“E-commerce with Chinese characteristics”

I think you could open a very active blog dedicated solely to the subject of scams in China. This piece on click-fraud tells how Baidu is employing legions of ad-clickers to puff up the numbers, raising serious questions about whether the company, lavishly praised in the media as the Chinese search engine that triumphed over Google, can be taken seriously. It comes to a sobering conclusion:

So you see, with an entire system that’s basically open to temptation, you have desperate salesmen clicking furiously away in their offices. So this is what E-commerce with Chinese Characteristics is all about. Count us out….

And, we have to ask — is this surprising in a country known for everything from fake Pradas and Guccis to fake eggs and even fake milk powder (which killed a few babies!)?

No, I’m afraid it’s not surprising.

The Discussion: 2 Comments

My favorite “Chinese fakes” stories from recent years …

One of the most puzzling was the fake eggs sold in many places in China, even exported to Vietnam. Some organization went through all of the trouble of figuring out how to produce convincing fake eggshells that contained some egg-like matter. You have to wonder, was the profit margin of manufacturing fake eggs really that much greater than just opening a chicken farm and selling the real article?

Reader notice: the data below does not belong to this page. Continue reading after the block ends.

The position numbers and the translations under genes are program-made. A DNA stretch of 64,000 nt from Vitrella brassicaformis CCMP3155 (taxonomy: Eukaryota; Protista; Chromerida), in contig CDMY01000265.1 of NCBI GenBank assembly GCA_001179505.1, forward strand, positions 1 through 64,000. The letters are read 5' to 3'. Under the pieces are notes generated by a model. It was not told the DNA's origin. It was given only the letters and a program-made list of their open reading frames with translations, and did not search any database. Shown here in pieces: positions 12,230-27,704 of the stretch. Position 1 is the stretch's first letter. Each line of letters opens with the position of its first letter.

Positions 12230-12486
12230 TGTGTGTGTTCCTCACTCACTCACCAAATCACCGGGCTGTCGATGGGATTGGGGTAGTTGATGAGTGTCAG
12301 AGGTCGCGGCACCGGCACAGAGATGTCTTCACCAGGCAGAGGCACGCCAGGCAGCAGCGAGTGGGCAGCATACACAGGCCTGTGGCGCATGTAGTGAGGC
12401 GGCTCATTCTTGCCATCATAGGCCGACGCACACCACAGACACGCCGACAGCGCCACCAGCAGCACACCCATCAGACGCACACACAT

During the last couple of years, Chinese “entrepreneurs” created an entire fake NEC corporation in China, including a fake headquarters and fake branch offices around the country. The company used fake NEC paperwork, with work orders convincing enough to “fool” dozens of Chinese factories into producing for them. The fake NEC products were sold around the country. The best part was that the fake NEC had actually commissioned product research and introduced “new” “NEC” products which the Japanese company said were actually pretty-well designed.

My other favorite fake story happened last year in Shanghai, when a fake orchestra and ballet troup performed at Shanghai Grand Theater. They were supposed to perform four acts, but the curtain never came up after the second act. The orchestra and dancers had fled. Many angry patrons refused to leave the theater until management could explain what happened. The story I read in the Shanghai Daily was unclear about who the performers really were or exactly why they left in such haste mid-performance, but at least they were apparently good enough to fool the audience for two acts.

So many things in China are improving so rapidly — even then quality of the fakes. Maybe we should take it as a good sign that fake Chinese operations are sometimes good enough to compete with the originals. Once they get their marketing chops down, maybe they can drop the masquerade and just compete legitimately. With these elaborate fake operations, I can’t but wonder if the difference in profitability is really all that much greater than running a legitimate operation.

December 2, 2006 @ 3:45 pm | Comment

There are even fake “law firms” in China. They advertise IP filings and corporate registrations one day and then are gone the next. Some are quite convincing.

December 4, 2006 @ 12:42 am | Comment

RSS feed for comments on this post. TrackBack URL

Sorry, the comment form is closed at this time.